Having the freedom to make our own decisions is one of our most fundamental human needs. It’s like oxygen for the soul. The desire to exercise our agency becomes acutely evident in toddlers as soon as they learn to say the word “no”. It is such a fundamental human need that restricting a person’s ability to control their life (imprisonment) is the most widely used form of punishment imposed throughout history.
Is it any wonder then, that when it comes to the things people dislike the most about their boss, micromanagement tops the list? I recently reviewed close to 50 social media posts, books, and academic articles each presenting their own list of worst leadership dysfunctions in search of the most important leadership habits to ditch. Micromanagement was the most commonly cited theme.
The irony of this repressive leadership trait is that we all hate being micromanaged, and yet we all do it to others when we have the opportunity! It’s only a matter of degree and frequency. If you don’t think you are a micromanager, just ask your kids. In fact, the tips that I am about to give you to help improve your influence with those you lead are just as applicable at home as they are at the office.
Over-managing stems from a manager’s responsibility to maintain control, which is a good thing. We need our managers to maintain structure and order. However, most people never learn that the more control we exert over others, the less they want to do what we want them to. And when people feel forced to do something, even something they might otherwise willingly do, they will almost always do it begrudgingly, and far less effectively.
Managers must learn that there is a cost to trying to control people. Here are a few tips to help managers make sure they are managing the right things.
How to increase follower commitment without giving up control
Tip #1. We generally have a very difficult time making the distinction between the results we want and the methods used to get them. The next time you ask someone to do something, be very clear about the results you are after, and give them the freedom to choose the methods.
Tip #2. Resist the urge to tinker with other people’s ideas or work. Managers often feel the need to add their two-cents to any idea or work their subordinates produce. But there are times when it isn’t worth it. Leadership author Marshall Goldsmith explains why in this great quote: “You may have improved the content of my idea by 5%, but you’ve reduced my commitment to executing it by 50%”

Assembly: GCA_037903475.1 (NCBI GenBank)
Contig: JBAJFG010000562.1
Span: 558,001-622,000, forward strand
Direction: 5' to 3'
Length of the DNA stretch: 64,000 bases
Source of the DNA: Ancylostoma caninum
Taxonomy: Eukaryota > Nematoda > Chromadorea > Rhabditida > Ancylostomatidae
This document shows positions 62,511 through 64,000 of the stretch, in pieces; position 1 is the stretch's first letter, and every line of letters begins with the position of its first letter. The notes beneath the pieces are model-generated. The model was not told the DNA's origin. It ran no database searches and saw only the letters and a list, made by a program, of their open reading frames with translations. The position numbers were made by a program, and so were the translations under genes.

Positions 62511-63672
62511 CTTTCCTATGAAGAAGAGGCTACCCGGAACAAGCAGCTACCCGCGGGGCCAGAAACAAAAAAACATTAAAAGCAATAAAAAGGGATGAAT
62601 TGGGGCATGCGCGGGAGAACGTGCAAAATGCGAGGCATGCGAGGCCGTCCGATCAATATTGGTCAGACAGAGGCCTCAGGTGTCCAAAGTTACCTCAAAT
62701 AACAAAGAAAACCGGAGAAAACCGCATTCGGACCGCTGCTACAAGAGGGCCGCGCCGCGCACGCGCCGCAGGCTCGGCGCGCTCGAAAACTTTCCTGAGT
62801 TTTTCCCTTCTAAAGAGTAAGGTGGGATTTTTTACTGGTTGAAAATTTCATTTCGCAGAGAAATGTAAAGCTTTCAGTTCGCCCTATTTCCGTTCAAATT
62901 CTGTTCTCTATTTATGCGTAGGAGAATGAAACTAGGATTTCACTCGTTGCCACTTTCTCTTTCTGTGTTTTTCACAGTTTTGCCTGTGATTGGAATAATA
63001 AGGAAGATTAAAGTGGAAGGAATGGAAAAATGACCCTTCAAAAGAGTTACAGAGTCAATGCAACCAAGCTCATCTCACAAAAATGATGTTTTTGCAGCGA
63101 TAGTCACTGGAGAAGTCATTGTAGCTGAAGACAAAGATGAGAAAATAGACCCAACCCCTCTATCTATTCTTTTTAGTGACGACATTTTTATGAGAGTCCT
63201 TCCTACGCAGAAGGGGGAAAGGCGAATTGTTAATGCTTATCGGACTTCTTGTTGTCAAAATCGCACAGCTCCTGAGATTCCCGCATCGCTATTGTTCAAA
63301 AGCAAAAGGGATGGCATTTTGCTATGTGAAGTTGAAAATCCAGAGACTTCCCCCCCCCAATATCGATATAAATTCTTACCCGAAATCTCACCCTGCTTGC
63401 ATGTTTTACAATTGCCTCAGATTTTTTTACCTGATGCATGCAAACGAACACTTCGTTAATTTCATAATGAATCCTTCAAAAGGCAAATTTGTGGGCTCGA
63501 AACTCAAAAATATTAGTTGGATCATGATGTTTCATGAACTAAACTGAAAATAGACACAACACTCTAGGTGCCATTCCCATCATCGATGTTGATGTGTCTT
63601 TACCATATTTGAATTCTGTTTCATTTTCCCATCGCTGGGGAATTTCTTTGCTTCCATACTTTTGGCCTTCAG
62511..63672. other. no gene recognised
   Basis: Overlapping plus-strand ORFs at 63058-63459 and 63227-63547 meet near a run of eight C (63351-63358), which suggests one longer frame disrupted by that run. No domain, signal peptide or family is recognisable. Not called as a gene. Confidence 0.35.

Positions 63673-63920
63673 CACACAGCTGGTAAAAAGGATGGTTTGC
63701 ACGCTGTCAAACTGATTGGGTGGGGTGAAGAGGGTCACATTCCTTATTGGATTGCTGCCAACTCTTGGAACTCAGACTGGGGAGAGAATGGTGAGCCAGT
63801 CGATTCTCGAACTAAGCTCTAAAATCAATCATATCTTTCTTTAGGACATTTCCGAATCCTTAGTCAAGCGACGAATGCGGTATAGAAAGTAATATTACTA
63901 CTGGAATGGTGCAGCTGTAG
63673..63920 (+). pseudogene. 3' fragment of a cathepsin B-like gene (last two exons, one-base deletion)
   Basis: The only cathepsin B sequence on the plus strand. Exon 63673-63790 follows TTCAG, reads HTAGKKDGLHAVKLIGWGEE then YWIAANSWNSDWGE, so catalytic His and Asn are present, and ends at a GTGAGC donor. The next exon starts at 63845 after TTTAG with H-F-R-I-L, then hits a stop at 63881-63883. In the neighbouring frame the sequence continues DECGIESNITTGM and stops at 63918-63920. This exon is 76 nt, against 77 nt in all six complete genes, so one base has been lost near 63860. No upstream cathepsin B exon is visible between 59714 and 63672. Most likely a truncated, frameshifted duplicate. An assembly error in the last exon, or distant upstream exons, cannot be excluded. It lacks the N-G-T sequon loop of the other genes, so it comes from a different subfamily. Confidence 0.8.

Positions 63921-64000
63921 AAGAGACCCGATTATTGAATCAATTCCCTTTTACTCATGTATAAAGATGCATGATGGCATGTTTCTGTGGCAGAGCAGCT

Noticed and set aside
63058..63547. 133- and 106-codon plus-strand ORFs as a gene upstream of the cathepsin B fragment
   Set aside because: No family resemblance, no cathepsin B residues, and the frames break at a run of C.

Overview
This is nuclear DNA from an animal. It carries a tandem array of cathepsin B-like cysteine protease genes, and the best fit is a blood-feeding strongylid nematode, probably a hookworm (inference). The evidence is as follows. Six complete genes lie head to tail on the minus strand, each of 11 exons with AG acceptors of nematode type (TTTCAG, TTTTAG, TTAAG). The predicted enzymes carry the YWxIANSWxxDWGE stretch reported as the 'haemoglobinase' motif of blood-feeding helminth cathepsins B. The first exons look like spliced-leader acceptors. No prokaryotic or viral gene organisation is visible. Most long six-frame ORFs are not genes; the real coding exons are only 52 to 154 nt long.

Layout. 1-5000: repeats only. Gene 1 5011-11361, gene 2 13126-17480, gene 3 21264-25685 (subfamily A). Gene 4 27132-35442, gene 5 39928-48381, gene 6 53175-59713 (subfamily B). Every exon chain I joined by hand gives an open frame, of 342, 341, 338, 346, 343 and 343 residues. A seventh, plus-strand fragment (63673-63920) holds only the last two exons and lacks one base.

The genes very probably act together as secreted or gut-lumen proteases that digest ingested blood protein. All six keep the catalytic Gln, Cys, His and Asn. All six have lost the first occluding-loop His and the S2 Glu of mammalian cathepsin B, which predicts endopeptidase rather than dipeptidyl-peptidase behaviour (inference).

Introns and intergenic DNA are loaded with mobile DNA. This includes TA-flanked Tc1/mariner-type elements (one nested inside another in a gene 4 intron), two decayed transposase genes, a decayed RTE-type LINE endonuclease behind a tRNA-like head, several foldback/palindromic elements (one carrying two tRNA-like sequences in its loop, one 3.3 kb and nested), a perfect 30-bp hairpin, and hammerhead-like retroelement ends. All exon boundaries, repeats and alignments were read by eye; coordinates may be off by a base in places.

Tip #3. Clearly define what decisions must be discussed with you first, and what decisions your subordinate is free to make without “running it by” you. Give examples, as best you can, of the types of decisions that could have far-reaching effects, which must be made by the person who bears ultimate responsibility for the consequences. Also give examples, as best you can, of the types of decisions your subordinates may make on their own. Write these guidelines down so neither of you forget them.
Tip #4. Try presenting assignments as problems. Instead of always making assignments, try defining the problem and asking your subordinate what they can do to help. You may not even have a chance to ask for their help before they offer it. Doing this not only validates their worth, but it makes the assignment their idea, and will multiply their commitment to carry it out.
Believe me, we all have room to improve our leadership skills. But really, it’s as simple as learning the behaviours that will produce the most impact, and then applying some of them.
Download the FREE Leadership Blind Spots Self-Evaluation for a list of specific behaviours associated with micromanagement, and 17 other common leadership dysfunctions.